The Framework of Economics discusses basic economics, natural laws and the impact on economics, government and some of the history, society and morality, and property. These ideas and concepts are all placed in a historical framework and this part of the text reads like a history book. Section II gets into goods and how we make or receive goods, the market and how it reflects society, money, inflation, pricing, and much more. Titles of chapters in Section III include Manorial-Feudal System, Mercantilism, Free Enterprise, Corporatism, Welfarism, and Communism.

The online coursework has a checklist for daily work to help keep the student on track and moving forward. It is a numbered list of what is to be read, videos from Paul Cleveland, some linked YouTube videos, some linked articles to read, questions to be answered, quizzes to be taken, or unit tests to complete. There are also activities that are added in sometimes.

The online dashboard has a lot of information to help students stay on track. The left hand side has drop down menus that allow you to click on your next lesson and head directly there or something you have previously completed if you need to do a review. The top section has a percentage complete for the course so you can see at a glance how far you have come. It also has arrows to simply move forward or backward one lesson. With a linked PDF of the text, online review questions, and a place to mark complete when you have done each of the numbered parts of the lesson.

I have found the text to be an interesting read, though I disagree with the general tone of a large part of the discussion. It has challenged me to consider what I have been taught, to do my own research and reading, and to think about some of the concepts and ideas presented. I would recommend a parent or teacher take a look at the text before handing it to the student so that they are well aware of the outlook of this program. I have learned a lot and will continue on through the book, though my students will not be using it at this time.

Please visit the Homeschool Review Crew to read more reviews on the program from Boundary Stone.

Blessings,
Lori, At Home.

Bible Unearthed by Drive Thru History ~ a Crew review

Disclaimer: I received a FREE copy of this product through the HOMESCHOOL REVIEW CREW in exchange for my honest review. I was not required to write a positive review nor was I compensated in any other way.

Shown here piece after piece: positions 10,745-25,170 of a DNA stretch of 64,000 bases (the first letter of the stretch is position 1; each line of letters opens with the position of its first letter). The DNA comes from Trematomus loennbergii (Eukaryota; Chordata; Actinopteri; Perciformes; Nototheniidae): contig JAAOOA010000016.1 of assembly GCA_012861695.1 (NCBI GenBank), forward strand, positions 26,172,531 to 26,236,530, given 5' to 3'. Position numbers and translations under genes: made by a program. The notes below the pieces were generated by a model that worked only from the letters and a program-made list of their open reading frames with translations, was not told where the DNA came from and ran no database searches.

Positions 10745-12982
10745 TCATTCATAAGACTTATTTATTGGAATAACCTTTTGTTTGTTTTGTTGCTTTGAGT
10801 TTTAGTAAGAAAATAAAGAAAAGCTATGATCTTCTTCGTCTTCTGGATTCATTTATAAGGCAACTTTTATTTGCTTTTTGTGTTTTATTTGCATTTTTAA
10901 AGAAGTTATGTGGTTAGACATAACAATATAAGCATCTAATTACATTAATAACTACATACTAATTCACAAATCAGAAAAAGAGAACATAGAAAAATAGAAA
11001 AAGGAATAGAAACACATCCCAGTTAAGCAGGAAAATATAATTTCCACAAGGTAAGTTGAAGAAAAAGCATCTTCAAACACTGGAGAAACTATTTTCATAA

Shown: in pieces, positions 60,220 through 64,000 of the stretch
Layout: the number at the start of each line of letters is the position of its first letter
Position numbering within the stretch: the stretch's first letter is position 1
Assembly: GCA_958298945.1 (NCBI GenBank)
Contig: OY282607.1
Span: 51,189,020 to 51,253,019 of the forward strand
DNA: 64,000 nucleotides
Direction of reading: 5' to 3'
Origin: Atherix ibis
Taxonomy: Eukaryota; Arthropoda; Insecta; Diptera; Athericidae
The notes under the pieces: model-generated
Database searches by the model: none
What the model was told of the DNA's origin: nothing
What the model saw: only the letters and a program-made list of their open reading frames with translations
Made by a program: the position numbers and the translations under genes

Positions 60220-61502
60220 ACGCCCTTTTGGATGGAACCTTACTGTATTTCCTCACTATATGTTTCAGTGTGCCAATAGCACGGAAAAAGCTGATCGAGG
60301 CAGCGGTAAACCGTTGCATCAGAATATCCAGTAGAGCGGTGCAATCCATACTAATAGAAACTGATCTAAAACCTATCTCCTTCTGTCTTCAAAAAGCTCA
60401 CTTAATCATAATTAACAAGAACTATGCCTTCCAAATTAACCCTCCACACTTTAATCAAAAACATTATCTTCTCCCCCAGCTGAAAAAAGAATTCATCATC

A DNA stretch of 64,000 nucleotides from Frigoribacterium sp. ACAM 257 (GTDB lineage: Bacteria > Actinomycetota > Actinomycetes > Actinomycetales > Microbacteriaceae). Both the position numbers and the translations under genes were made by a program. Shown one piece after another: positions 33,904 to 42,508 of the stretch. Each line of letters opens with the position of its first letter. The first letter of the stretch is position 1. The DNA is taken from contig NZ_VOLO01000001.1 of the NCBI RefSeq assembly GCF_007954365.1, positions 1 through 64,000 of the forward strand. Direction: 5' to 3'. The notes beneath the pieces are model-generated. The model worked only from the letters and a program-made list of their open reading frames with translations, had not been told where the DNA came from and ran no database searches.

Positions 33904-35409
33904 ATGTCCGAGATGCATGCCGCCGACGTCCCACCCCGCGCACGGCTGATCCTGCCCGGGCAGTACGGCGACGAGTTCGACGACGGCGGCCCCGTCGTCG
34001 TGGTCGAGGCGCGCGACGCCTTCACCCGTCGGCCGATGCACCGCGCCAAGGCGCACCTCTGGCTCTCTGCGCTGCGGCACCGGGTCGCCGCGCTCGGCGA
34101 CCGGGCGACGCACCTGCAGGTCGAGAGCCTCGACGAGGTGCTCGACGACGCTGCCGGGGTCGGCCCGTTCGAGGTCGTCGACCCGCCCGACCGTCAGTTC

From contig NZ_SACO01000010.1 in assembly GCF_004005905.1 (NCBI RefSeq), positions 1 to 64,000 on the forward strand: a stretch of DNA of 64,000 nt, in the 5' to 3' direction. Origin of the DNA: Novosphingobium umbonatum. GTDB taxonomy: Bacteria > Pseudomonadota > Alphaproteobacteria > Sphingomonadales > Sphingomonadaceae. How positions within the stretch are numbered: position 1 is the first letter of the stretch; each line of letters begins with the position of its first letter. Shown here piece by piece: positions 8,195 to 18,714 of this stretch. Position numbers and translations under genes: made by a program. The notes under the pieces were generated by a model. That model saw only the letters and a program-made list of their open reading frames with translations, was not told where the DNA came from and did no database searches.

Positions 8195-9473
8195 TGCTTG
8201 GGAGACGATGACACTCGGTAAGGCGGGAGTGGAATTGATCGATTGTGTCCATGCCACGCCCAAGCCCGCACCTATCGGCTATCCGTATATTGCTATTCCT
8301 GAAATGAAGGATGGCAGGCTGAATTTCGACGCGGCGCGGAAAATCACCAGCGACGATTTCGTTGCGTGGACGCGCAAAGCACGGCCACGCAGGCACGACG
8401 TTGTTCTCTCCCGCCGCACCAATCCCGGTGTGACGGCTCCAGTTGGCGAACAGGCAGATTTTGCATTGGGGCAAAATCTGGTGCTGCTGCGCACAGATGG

Biblical archaeology can shed a lot of light on the word of God and help us understand the place in history of people and events. Drive Thru History® Adventures has been shedding light on the Bible through their videos for a while now. After the success of such series as The Gospels and Acts to Revelation (links take you to our reviews), the company realized that it would be interesting to share more about what goes on behind the scenes for Drive Thru History and feature archeaology.

We were given early access to a program series that Drive Thru History® Adventures will be releasing soon – Bible Unearthed. This program features Dr. Titus Kennedy, who is the main archaelogical researcher behind the Drive Thru History programs. Along with him, we meet Dave Stotts (of course) and Randall Niles, a writer for Drive Thru History. These three men take us through various parts of understanding the importance of archaeology and its impact on the Bible and history.

Bible Unearthed is accessed for us through the Drive Thru History® Adventures site. This curriculum site is a subscription site and requires internet access. The program is a 12 part series. Each video is supported by articles, worksheets, Bible readings, and suggested activities to help students understand the content and history. The videos run somewhere around 15 minutes each, give or take a couple of minutes. The course guide recommends each family decide how best to approach the curriculum and gives a possible schedule suggestion that covers one “adventure,” or video, per week and hits all of the included activities/readings.

The format for this series is very different from previous Drive Thru History videos, but that should be expected with a subject so very different from previous series. This is almost a relaxed discussion between 3 friends, with Dr. Kennedy taking the lead and giving the most information. As he is the archaeologist, that makes sense. He covers the following topics in the 12 part series:

  • What is Archaeology?
  • The Impact of Archaeology
  • Locating Archaeological Sites
  • The Life of an Archaeologist
  • What’s Being Discovered Today?
  • Archaeological Mysteries
  • Top Discoveries in Bible Archaeology
  • Getting Involved With Archaeology
  • Trends In Archaeology
  • Weird Archaeology
  • Accidental Discoveries in Archaeology
  • What’s Left To Be Discovered?